Late-Night (3 A.M.) Party Shuttle Debuts in West Hollywood

The free trolley, The PickUp, will run starting at 8 p.m. every Friday and Saturday.
WeHo PickUp
Photo Courtesy of Jimmy Im

There's a new party bus in West Hollywood, only there's no booze involved. Or stripper poles. Or, for that matter, strippers. Even so, the PickUp is a spirited nightlife shuttle service that debuted Friday for a soft opening, with an official grand opening slated for this upcoming weekend.

Locals can't miss this 21st-century "trolley": it's a bold, graphic-covered bus-sized vehicle with old-fashioned, American trolley interiors. The City of West Hollywood introduced this relatively limited operation—it runs along Santa Monica Boulevard between Fairfax and Robertson—to foster a safe commute for nightlife revelers and offer a semi-permanent solution to the notorious weekend traffic. "We wanted to have something that was fun but also provided a public service for late-night partiers," says City of West Hollywood council member Jeffrey Prang. "There's an indigenous population we'd rather have in our trolley than a car if they're drinking."

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Here's the idea. Say you have dinner and drinks at Laurel Hardware, jet over to the Abbey for a cocktail (or two), then meet friends back east at the Hudson for a nightcap. Rather than confronting traffic, driving inebriated and/or accumulating parking fees (if you can, in fact, find a parking spot), you can park once and sail a happy mess the rest of the night with the trolley. Best of all, The PickUp is free and runs from 8 p.m. to a late 3 a.m., so riders can board on and off any time they want in the time frame. For now, it's only available Friday and Saturday nights.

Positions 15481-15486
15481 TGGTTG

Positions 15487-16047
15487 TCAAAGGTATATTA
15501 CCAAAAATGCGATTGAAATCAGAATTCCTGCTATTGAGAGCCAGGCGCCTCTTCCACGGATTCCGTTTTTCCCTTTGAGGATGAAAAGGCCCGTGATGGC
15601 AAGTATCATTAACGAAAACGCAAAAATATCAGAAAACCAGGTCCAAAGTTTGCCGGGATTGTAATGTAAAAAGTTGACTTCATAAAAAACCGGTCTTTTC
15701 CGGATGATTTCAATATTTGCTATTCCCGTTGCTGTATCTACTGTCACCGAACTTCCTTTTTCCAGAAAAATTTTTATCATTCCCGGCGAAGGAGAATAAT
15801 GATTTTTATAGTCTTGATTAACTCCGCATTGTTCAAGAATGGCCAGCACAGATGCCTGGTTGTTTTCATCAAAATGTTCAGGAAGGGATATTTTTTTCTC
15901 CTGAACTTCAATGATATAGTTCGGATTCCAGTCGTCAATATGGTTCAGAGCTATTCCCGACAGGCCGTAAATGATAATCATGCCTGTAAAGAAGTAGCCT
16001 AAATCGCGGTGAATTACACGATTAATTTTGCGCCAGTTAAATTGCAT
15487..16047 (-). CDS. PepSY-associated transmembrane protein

The nighttime shuttle concept isn't new to Los Angeles. Some West Hollywood denizens may vaguely remember a similar shuttle service some time in the mid-nineties, which, according to Prang, was discontinued due to sparse ridership and weak promotion (locals thought it was a ride share for the disabled). The City of Hollywood launched the "Holly Trolley" in 2006, which saw a one-year life span. Orange trolleys shuttled clubgoers among parking lots, nightspots and Metro stations and cost users a buck.

The PickUp seems more promising. The route comprises 20 stops along Santa Monica (10 west-bound and 10 east-bound) with pick-ups at each station every fifteen minutes, similar to a regular bus schedule. Inside the trolley, there's a photo booth where users can upload real-time photos to Facebook and Twitter and, last Friday, the trolley played a club-like soundtrack mix from local DJ Derek Monteiro.

Josh Morgerman, co-founder of Symblaze, an international branding agency that conceptualized The PickUp image, says: "This is an experience that won't kill your buzz, with a more lively atmosphere than an MTA bus."

Depending on the trolley's success, The PickUp service may extend further east for a more expansive route, with the likely addition of more trolleys (there are only two for the pilot period).

For more information including the trolley stops, visit the site at WeHo.Org/WeHoPickUp.

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